When Minnesota was a new state, thousands of settlers arrived, many of them from Europe. But in recent decades, the state has attracted large numbers of Hmong and Somali refugees. There are also thousands of people from India, Ethiopia, the Philippines, Mexico and the People’s Republic of China living in Minnesota.
The state has become more racially diverse in the last 10 years, and demographers said that's especially true among children. About 83 percent of Minnesotans were white, non-Hispanic for the 2010 census, compared to 88 percent in 2000.
June 12, 1972 - Jack Baker talks about similar goals of the state convention women's caucus and the gay rights caucus. The women's caucus is essentially tearing down and rejecting male chauvinism. So is the gay rights caucus.
September 7, 1972 - After racial disturbances at several Minneapolis high schools last year, human relations programs are appearing in high schools.
April 20, 1973 - Migrant conference to be held. Discussion about how many might attend the conference, expectations. Interviewees talk about events that will take place at conference, a forum for migrants and response from legislators. Expect State Sen. Jerry Hughes from Education Committee, John Bowen from Maplewood. They hope 400 to 600 migrants would attend the conference, around ten percent of the 7,000 to 8,000 estimated to be working in the fields for American Crystal Sugar. For migrant workers taking a Sunday off to go to a conference is a considerable sacrifice in income. Most migrants work half a day Sunday, and go to church then work for the next five or six days. Reporter MFG.
January 8, 1974 - First speaker talks bout how the trial affects her personally because she?s Indian, it will affect her children, and says anything in that courtroom affect all Indians in the country, if treaties aren?t honored every Indian in the country will be affected. Second speaker says the Indians were first here. White people and immigrants who came here have a lot to learn about how to relate to the land and live in a cooperative and communal way. Indians know how to make use of resources and land without damaging and exploiting it.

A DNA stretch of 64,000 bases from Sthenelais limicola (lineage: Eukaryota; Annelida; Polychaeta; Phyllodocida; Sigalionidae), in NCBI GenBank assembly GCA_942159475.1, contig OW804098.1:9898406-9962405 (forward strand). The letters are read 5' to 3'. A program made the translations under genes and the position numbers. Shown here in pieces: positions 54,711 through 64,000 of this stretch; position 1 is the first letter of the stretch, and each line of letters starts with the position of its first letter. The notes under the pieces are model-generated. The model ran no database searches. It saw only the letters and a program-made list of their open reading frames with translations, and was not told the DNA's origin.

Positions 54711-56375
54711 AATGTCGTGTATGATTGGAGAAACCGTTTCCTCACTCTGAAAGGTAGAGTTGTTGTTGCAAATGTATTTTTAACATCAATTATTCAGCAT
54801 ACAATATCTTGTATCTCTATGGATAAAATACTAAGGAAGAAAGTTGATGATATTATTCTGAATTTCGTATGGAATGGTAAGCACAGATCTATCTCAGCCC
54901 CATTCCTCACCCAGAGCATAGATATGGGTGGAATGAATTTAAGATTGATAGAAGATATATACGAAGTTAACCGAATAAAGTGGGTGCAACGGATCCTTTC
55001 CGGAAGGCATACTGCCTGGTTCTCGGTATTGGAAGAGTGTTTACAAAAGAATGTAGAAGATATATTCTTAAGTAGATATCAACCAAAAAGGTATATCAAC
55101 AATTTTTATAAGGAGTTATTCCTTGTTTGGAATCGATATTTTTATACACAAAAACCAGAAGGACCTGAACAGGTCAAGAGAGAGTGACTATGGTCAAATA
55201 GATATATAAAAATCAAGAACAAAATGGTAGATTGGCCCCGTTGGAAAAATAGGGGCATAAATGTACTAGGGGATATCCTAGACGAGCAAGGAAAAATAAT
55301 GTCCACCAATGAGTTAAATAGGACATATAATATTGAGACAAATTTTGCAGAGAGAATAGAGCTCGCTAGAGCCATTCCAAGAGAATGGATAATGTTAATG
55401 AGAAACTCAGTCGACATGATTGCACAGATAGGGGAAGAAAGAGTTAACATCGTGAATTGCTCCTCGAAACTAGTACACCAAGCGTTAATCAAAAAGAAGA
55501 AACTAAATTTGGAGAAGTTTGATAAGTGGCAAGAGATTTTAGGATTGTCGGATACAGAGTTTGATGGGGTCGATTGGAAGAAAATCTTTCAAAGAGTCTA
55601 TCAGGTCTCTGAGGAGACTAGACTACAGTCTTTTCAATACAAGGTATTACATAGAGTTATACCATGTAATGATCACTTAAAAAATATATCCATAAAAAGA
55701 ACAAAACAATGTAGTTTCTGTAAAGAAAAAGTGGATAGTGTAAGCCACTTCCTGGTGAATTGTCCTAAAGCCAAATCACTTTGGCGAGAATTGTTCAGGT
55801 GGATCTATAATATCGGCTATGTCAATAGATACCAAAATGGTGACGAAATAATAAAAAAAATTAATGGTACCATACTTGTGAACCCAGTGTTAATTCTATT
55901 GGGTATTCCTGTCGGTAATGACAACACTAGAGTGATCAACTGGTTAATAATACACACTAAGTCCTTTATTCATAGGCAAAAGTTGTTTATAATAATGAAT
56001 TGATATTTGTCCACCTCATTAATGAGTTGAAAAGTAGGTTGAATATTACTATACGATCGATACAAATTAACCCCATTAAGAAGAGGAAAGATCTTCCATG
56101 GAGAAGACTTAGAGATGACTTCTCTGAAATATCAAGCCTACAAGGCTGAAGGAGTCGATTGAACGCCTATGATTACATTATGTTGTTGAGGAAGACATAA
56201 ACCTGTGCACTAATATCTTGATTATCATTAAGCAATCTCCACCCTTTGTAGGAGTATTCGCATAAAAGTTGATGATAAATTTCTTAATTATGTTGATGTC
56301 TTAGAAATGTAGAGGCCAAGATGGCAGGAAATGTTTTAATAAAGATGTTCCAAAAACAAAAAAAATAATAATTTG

January 17, 1974 - The prosecution responded to the defense's motion that the government has no jurisdiction over Indian crimes. They cited a 19th Century case involving a Souix member killing a member of another tribe. U.S. Congress made a ruling that the federal government did, indeed, have jurisdiction over the accused.
May 13, 1974 - State Senator Spear talks about the formation of the Minnesota Committee for Gay Rights, a broad-based movement for gay rights in Minnesota, to bring gay rights into the mainstream of the human rights movement. The goal is to achieve full equality for gay people and rights in Minnesota, change the law, public attitude, educate people, politicize, and create a better life in Minnesota for gay people.
May 24, 1974 - Minneapolis' Snoose Boulevard is now the Cedar/Riverside area. But at the turn of the century it was a neighborhood of Scandanavian immigrants. Now days the past is remembered with the Third Annual Snoose Boulevard Festival with song, dance and costumes. The son of the famous Swedish vaudeville commedian, Olle Skratthurt is interviewed.
January 6, 1975 - Spear talks about the need to make a distinction between moral and non-moral issues in making legislative decisions. He says a legislator is supposed to represent independent judgment, particularly in cases of human rights issues. He speaks about voting for gay rights in the legislature, gays holding public office, and why he makes a public statment on being gay.
March 31, 1975 - This bill has had almost universal support from civil rights and humanist organizations. In fact the only voice raised in lukewarm opposition was John Markin, attorney from the Minnesota Catholic Conference.
April 11, 1975 - A special report on the life, history and problems of the Mexican-American in Minnesota.